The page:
Archive for Thursday, February 9, 2006

Administrator may be focus of county vote

February 9, 2006, 12:00 a.m.

Updated: February 9, 2006, 11:14 a.m.

Voters may get another chance at deciding whether Leavenworth County employs a professional county administrator.

"I'm not so sure we won't put it on the ballot again in August," said County Commission chairman Dean Oroke.

His comments came Monday evening, hours after Joe Daniels Jr., who served on the county commission from 2001 to 2005, urged the board to take the plunge and hire an administrator.

All three current commissioners - Oroke, Clyde Graeber and Don Navinsky - expressed varying degrees of support for the idea. Graeber supports the position outright. Oroke likes the idea - with some caveats. Navinsky sees the need but wants to keep a promise to abide the public's rejection of the idea in a 2002 vote.

"I guess I'm in the middle," said Oroke, who expressed support for hiring an administrator when he ran for office in 2004.

Daniels urged commissioners to hire an administrator, which they legally can do without a public vote.

"I think that if you will look at that, you'll see a county administrator is going to be some glue that can bind the commission together and come up with some unity that will be better taken care of than just a commission form of government," Daniels said.

Daniels was on the commission in 2002, when county voters turned back a proposal to hire an administrator, 8,299 to 7,314. Since then, Oroke and Graeber were elected to the board, after expressing support in their campaigns for hiring a county administrator.

Oroke, who represents the 3rd District in southern Leavenworth County, said he had given qualified support to the idea if the position could be made by combining existing positions and could be funded with existing dollars.

Oroke previously served on the commission, from 1985 to 1989. And since rejoining the commission, he's found some problems with his idea of combining positions and not increasing funding when creating an administrator's position.

"I'm not saying it can't be done, but it's a little bit more difficult than I thought it would be prior to running," Oroke said.

Graeber, who represents the 2nd District, which includes Lansing, reaffirmed his stance at Monday's meeting.

"I think everyone knows that I'm committed to a county administrator," Graeber said. "I believe having a trained individual on staff to oversee all aspects of county government will produce a better operating system than we have."

Graeber said he had the utmost respect for the time and work his fellow commissioners did, but he said having an administrator would make the commission run more smoothly and efficiently.

"I think the commission can operate better in their representation for the people of Leavenworth County with a professional on staff," he said.

Navinsky, the 1st District commissioner, said he supported having an administrator - a marked change from his early days on the commission - but he said there were considerations other than his personal judgment.

"I believe that this county is ready for an administrator," Navinsky said. "But I also made a promise to my electors out there that I would go whichever way their vote went, and I will continue to honor that promise. But my feeling is that we are ready for an administrator."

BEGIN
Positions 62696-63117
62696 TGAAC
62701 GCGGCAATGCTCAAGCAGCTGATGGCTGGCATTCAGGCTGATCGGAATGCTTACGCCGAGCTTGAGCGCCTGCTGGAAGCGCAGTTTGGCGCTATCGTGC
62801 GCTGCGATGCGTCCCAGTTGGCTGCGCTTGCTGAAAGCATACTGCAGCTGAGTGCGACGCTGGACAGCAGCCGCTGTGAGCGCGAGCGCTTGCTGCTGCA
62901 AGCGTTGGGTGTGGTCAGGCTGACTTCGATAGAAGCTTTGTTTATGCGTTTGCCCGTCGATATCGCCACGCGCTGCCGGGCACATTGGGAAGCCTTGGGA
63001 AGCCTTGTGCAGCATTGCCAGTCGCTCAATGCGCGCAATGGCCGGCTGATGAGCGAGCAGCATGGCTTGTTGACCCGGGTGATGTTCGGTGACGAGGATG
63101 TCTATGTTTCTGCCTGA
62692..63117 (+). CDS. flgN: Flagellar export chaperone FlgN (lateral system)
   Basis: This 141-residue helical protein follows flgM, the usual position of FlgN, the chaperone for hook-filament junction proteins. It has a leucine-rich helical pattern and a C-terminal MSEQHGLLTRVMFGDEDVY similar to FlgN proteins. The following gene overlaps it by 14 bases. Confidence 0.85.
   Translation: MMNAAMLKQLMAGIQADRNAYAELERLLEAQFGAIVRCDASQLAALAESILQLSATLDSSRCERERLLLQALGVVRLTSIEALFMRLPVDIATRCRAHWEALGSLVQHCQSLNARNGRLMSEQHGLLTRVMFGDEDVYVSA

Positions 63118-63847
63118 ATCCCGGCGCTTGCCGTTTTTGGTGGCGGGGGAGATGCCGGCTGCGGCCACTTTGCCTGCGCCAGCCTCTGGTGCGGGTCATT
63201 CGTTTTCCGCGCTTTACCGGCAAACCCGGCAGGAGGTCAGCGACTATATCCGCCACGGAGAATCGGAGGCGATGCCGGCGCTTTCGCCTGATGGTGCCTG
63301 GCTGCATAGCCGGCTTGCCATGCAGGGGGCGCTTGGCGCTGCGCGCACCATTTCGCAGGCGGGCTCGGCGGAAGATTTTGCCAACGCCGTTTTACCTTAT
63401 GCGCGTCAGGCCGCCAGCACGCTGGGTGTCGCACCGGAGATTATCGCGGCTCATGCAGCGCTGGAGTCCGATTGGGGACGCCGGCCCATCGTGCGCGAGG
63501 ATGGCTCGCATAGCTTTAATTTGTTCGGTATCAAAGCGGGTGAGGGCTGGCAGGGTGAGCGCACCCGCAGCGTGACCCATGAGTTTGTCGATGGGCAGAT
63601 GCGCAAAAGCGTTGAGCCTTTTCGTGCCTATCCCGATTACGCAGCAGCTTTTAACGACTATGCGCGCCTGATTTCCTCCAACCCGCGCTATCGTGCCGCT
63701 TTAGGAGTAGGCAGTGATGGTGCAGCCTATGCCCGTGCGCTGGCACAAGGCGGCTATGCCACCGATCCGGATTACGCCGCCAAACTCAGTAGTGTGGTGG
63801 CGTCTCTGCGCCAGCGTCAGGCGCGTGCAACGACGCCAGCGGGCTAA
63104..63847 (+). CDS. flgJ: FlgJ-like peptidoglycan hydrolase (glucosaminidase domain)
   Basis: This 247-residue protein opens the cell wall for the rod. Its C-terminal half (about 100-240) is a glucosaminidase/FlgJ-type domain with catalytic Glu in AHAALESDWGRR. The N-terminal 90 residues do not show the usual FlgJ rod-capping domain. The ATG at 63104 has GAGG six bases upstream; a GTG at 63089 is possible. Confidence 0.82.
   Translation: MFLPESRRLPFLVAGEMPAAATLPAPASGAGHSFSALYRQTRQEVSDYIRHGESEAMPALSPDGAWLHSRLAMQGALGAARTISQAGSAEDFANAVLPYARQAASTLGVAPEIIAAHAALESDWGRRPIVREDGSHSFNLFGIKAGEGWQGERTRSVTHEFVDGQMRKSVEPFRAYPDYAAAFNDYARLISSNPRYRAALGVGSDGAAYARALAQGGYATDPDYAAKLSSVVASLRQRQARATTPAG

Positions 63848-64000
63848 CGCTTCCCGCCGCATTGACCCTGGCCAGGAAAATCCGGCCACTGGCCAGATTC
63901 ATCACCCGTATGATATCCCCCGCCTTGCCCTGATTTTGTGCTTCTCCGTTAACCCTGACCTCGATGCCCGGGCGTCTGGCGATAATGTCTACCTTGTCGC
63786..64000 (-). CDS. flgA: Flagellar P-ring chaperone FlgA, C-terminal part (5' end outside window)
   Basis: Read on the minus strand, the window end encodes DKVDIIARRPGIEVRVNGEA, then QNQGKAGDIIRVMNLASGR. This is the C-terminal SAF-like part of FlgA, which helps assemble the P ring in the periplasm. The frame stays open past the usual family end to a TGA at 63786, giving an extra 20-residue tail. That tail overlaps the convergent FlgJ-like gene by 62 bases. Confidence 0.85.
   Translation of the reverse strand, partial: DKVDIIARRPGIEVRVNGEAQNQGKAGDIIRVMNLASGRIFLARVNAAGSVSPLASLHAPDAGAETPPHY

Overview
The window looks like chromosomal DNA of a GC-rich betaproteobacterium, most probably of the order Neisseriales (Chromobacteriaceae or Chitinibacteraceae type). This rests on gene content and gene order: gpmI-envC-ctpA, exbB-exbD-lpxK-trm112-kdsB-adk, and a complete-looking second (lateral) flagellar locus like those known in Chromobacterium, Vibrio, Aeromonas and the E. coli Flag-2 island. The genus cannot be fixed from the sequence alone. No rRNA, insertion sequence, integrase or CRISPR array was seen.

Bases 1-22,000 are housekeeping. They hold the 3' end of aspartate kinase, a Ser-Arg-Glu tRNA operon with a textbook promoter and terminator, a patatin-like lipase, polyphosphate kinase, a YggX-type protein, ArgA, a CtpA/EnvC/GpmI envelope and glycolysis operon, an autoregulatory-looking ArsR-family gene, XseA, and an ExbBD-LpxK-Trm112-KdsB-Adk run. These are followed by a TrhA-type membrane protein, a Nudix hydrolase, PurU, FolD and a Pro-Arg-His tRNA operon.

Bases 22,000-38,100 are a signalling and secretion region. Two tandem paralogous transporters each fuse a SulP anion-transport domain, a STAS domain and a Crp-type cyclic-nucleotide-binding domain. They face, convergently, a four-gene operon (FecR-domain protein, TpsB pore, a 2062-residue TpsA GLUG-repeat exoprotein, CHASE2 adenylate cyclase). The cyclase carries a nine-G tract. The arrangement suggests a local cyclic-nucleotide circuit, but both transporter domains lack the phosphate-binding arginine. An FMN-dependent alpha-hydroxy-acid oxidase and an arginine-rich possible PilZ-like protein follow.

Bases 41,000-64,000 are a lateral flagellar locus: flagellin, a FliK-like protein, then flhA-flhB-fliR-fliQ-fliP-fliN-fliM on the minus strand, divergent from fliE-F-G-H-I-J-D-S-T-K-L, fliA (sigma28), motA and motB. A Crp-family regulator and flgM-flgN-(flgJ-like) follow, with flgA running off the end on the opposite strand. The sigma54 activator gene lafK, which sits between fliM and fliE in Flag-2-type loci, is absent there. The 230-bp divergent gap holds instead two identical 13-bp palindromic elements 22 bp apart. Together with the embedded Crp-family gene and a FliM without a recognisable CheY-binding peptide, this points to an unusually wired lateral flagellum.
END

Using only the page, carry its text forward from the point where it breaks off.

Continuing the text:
Joining Daniels in urging the commission to hire an administrator was Charlie Gregor, executive vice president of the Leavenworth-Lansing Area Chamber of Commerce.

Gregor told commissioners the chamber had supported the idea of a county administrator since 1984.

"We just think that we have reached the point in Leavenworth County where it is time to get a professional advising you all, doing the coordination, acting as your chief of staff and being of assistance on a very professional level," Gregor told commissioners.

He said those who look only at the cost of an administrator were missing the point.

"The fact is we don't talk about, because it's hard to put a finger on it, what will be the increases in efficiency and, therefore, revenue use within the county if, in fact, we had an administrator."

Gregor urged commissioners to use their "prerogative as a governing body" and vote to hire a county administrator, despite public votes in 1998 and 2002 against the idea.

"I think we all know it's inevitable," he said about the day when a county administrator would be hired, "so why are we postponing?"

No one at Monday's meeting spoke against hiring an administrator.

Funding for the position is included in the 2006 county budget, and the remodeled Leavenworth County Courthouse includes office space for an administrator.

Though Graeber suggested drafting a job description for an administrator, commissioners took no action on the issue Monday.

Oroke said he thought the commission would embrace Graeber's proposal to write a job description that outlines the powers and duties of an administrator for Leavenworth County.

"I think we'll gather all that information up and look at it," Oroke said.

The commission could hire a county administrator without voter approval, but changing to a county manager form of government would require voter approval.

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